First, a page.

New report on work-related heat stress

Global warming will make heat stress and extreme weather events more common.
Excessive heat during work creates occupational health risks; it restricts a
worker's physical functions and capabilities, work capacity and productivity.
"Heat exhaustion” occurs when body temperature exceeds 39°C: it is associated
with reduced labour productivity, a greater prevalence of job-related errors
and an increased risk of accidental workplace injuries. Exposure to excessive
heat levels can lead to heatstroke, sometimes even with a fatal outcome.
Workers in all sectors are affected, but certain occupations are especially at
risk because they involve more physical effort and/or take place outdoors. Such
jobs are typically found in agriculture, environmental goods and services
(natural resource management), construction, refuse collection, emergency
repair work, transport, tourism and sports. Industrial workers in indoor
settings are also at risk if temperature levels inside factories and workshops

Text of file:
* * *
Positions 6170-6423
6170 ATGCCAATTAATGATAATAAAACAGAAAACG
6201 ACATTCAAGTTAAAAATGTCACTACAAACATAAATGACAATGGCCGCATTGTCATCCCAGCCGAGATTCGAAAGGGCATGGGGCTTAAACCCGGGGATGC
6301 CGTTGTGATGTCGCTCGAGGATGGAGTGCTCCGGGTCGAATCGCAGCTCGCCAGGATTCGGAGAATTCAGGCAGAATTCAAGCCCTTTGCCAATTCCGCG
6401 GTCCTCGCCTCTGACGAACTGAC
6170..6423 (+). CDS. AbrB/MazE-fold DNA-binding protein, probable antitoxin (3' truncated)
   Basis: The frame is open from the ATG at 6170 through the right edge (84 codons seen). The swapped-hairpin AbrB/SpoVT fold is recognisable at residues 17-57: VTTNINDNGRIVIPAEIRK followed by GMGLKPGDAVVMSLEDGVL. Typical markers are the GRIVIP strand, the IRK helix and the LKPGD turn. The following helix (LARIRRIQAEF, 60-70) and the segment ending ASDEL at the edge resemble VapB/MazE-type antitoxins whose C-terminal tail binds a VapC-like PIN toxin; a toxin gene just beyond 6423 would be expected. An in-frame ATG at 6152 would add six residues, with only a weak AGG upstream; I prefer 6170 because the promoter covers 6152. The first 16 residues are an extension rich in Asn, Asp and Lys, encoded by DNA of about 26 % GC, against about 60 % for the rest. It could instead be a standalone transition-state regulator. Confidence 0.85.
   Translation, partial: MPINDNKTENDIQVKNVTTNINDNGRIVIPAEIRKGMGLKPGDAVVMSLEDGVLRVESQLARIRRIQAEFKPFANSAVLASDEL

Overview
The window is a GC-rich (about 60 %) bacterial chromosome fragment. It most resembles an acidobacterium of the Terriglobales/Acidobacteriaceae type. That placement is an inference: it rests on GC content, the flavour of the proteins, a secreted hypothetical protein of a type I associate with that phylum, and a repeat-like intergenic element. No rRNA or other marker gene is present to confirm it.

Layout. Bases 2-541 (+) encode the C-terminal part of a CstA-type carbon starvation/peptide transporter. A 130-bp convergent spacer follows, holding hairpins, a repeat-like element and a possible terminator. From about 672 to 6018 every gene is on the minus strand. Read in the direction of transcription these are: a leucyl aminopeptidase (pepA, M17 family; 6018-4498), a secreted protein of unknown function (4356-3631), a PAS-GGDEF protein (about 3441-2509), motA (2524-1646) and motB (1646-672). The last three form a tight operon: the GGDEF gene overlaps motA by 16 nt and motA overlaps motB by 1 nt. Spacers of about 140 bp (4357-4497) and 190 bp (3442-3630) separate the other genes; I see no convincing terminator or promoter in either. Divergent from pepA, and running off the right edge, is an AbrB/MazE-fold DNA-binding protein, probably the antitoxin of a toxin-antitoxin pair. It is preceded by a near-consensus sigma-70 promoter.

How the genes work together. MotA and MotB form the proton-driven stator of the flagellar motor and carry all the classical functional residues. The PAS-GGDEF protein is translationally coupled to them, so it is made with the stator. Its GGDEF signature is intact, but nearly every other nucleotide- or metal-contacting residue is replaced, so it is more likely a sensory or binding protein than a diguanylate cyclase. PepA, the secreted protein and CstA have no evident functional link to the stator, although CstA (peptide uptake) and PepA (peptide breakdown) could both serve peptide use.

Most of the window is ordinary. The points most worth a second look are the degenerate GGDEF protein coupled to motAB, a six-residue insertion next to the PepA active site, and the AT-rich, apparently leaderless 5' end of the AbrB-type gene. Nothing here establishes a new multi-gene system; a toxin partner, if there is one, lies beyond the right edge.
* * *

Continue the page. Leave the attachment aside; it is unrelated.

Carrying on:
are not regulated properly. At high heat levels, performing even basic office
and desk tasks becomes difficult as mental fatigue sets in.

A new report on heat stress resulting from global warming, which predicts
significant productivity, job and economic losses, has been launched by the
International Labour Organization (ILO).

This new report "Working on a warmer planet: The impact of heat stress on
labour productivity and decent work" draws on climate, employment and
physiological data and presents estimates of the current and projected
productivity losses at national, regional and global levels.

More info

AplusA-online.de - Source: International Labour Organisation (ILO)